Finishing up this intro to Paul, finishing up this section from yesterday.
... It is conventional to speak of Paul's three missionary journeys, although Acts does not actually number them. At some point while Paul was part of the ministry at Antioch, he and another apostle named Barnabas embarked on a missionary journey west to the island of Cyprus and then north to the south central part of Asia Minor--modern day Turkey. These cities in Asia Minor seem to be the places to which Paul would later send his letter to the Galatians.
But in between this "first" missionary journey and his second, several key things would happen. First, the question of whether Gentile believers needed to be circumcised to be saved came to a head. Both Paul and the leaders of Jerusalem--James and Peter--agree that they do not. Acts 15 portrays this decision as a fairly public one, while we get more the of a somewhat private agreement from Galatians 2.
However, this question was only one among many. Even if Gentiles could be saved without fully converting to Judaism, how could Jewish and Gentile believers fellowship together if Gentiles did not follow at least some purity rules? I believe that conflicts along these lines were also part of the reason why Paul and Barnabas did not embark on their second journey together, in addition to disagreement over whether Mark should accompany them. The Jerusalem church also seems to have disagreed with Paul as well.
So Paul embarked on his "second" journey with another co-worker, Silas, along with a young man called Timothy. The journey started with villages that they had visited before but before long they found themselves in Macedonia and Greece, where they founded churches in Thessalonica and Corinth. It was probably at Corinth that Paul wrote what would be the first of the letters we now find in the New Testament, 1 Thessalonians.  Paul would spend a year and a half in Corinth.
Paul did not likely write letters because he preferred to communicate in that way. Rather, his letters were a substitute for his presence and he sent them in the hands of individuals he knew would represent him well as they read them. The vast majority of people at the time could not read, so they would be dependent on others reading the letters out loud publicly, probably in worship. Paul's letters were thus "oral documents," written but meant to be read aloud.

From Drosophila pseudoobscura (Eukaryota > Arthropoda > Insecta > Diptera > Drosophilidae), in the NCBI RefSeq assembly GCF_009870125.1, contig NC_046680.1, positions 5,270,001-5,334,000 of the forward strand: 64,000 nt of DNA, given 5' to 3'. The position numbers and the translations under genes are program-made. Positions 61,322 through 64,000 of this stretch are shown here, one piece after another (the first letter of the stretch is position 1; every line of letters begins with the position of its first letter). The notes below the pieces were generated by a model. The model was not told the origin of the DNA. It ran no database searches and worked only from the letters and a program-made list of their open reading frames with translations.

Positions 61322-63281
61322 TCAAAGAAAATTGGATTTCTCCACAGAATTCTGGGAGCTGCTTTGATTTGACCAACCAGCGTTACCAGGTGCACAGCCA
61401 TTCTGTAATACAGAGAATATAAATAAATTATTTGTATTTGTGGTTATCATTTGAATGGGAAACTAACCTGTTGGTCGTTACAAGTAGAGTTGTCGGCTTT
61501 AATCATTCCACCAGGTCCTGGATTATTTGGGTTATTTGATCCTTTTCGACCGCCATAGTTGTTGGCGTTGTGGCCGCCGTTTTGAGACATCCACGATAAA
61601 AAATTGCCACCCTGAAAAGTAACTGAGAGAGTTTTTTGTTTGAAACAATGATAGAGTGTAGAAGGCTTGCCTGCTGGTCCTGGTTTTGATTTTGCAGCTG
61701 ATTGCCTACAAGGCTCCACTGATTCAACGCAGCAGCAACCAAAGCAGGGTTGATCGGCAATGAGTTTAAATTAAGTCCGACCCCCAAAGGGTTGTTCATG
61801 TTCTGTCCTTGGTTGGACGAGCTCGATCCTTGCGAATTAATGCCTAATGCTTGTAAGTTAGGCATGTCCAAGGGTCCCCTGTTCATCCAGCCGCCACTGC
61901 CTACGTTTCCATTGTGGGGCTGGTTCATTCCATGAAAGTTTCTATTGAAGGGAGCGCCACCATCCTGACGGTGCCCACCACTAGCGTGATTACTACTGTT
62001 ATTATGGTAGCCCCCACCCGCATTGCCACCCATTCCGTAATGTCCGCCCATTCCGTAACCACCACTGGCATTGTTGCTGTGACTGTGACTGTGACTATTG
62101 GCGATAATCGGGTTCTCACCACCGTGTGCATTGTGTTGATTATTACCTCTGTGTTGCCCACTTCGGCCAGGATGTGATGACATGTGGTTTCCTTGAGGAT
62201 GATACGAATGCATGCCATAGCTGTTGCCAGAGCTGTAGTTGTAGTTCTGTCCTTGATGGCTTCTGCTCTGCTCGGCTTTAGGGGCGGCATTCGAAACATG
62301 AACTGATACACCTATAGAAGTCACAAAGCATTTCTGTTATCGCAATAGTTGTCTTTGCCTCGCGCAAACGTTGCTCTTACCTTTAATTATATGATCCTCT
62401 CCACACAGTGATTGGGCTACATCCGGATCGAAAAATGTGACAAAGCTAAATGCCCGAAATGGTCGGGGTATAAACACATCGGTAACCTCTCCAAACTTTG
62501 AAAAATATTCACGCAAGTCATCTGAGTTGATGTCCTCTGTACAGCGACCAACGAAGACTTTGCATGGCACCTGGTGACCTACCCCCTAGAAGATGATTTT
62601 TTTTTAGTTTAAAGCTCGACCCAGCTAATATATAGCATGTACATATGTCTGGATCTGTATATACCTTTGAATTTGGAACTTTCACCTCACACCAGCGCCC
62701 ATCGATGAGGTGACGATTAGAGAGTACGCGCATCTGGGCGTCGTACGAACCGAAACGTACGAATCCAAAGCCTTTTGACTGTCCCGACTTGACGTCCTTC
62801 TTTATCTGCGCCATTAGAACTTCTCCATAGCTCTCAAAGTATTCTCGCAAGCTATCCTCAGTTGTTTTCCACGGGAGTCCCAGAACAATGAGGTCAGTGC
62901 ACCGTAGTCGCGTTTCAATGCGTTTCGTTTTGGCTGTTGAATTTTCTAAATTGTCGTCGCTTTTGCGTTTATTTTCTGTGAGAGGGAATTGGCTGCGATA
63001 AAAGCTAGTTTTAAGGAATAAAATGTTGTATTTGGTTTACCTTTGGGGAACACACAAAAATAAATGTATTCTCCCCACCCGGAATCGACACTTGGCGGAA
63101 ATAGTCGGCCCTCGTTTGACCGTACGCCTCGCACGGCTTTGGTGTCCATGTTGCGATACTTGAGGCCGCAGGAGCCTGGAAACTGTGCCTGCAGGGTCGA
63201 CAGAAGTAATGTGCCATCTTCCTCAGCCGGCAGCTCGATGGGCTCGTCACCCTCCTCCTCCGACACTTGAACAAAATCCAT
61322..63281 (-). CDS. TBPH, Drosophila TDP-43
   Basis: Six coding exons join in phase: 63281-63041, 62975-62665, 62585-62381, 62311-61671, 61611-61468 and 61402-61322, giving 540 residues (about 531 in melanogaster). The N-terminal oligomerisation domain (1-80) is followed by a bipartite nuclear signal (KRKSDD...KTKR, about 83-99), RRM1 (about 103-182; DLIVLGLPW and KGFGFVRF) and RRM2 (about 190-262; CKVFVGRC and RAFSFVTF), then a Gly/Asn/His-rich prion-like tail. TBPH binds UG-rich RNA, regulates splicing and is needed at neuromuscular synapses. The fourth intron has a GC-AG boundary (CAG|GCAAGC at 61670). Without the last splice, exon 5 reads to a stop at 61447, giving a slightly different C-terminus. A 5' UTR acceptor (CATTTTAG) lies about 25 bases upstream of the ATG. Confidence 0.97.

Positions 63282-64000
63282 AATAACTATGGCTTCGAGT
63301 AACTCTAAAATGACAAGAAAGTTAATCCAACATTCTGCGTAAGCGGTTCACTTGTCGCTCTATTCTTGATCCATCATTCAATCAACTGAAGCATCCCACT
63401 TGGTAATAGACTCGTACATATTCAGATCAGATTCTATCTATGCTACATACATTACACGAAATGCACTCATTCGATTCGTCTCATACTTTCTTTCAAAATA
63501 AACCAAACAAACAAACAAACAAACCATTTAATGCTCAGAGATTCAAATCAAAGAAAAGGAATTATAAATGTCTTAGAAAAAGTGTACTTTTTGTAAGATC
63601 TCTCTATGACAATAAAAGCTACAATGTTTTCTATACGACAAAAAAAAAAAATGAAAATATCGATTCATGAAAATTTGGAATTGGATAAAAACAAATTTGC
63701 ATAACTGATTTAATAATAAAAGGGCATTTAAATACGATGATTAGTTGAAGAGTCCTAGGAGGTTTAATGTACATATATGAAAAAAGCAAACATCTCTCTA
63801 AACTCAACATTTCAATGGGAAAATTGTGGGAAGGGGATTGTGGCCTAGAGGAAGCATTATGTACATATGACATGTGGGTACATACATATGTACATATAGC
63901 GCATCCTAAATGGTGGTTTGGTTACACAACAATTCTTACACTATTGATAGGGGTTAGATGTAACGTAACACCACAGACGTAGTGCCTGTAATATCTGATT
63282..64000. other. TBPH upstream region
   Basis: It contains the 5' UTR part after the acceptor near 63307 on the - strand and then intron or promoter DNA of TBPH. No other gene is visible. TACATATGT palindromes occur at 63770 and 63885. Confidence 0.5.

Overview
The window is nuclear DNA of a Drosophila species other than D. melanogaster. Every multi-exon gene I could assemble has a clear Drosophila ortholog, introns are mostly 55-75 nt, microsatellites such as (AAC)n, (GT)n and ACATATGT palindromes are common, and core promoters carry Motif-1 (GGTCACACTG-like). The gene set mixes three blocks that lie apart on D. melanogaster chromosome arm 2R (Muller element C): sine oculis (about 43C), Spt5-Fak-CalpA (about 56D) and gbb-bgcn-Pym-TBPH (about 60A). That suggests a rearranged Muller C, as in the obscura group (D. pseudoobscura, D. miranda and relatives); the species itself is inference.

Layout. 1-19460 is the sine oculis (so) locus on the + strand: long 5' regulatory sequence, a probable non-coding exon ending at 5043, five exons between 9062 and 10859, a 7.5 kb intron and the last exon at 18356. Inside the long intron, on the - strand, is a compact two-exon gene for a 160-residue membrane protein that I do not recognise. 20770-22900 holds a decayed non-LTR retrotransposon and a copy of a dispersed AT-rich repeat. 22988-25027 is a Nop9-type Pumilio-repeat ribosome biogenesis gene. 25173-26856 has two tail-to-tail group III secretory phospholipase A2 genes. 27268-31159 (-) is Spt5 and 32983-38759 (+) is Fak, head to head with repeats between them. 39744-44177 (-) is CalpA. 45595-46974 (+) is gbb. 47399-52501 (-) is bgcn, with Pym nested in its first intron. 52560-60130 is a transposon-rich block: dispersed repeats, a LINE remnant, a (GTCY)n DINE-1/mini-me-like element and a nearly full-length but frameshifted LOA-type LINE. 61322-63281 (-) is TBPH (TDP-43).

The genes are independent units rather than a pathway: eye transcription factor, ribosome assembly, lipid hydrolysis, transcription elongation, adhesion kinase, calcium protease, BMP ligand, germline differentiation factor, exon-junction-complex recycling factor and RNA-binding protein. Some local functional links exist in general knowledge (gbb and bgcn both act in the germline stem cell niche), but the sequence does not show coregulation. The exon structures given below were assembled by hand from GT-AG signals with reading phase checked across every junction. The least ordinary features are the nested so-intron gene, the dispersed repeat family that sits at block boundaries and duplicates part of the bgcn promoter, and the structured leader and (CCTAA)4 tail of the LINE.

On Paul's so called "third" journey focused on the city of Ephesus, on the west coast of Asia Minor. Paul would spend almost three years there. From there he certainly wrote 1 Corinthians, but I have argued that Paul also wrote Galatians and perhaps Philippians from Ephesus as well. I side with those who think Paul was actually imprisoned at Ephesus at least once and perhaps even twice, even though Acts does not mention it.
After leaving Ephesus, Paul would write both 2 Corinthians and Romans. He wrote 2 Corinthians on his way to Corinth and then Romans once he was there. He was on his way ultimately to Jerusalem with an offering he had been collecting for the church there. We do not fully know what happened, except that in Jerusalem he was arrested and that he used his Roman citizenship to get to Rome. This is the point of Paul's story where the previous volume ended and where this one begins.
 Many of course consider Galatians to be Paul's first letter, thinking he wrote it not long before the "Jerusalem Council" of Acts 15.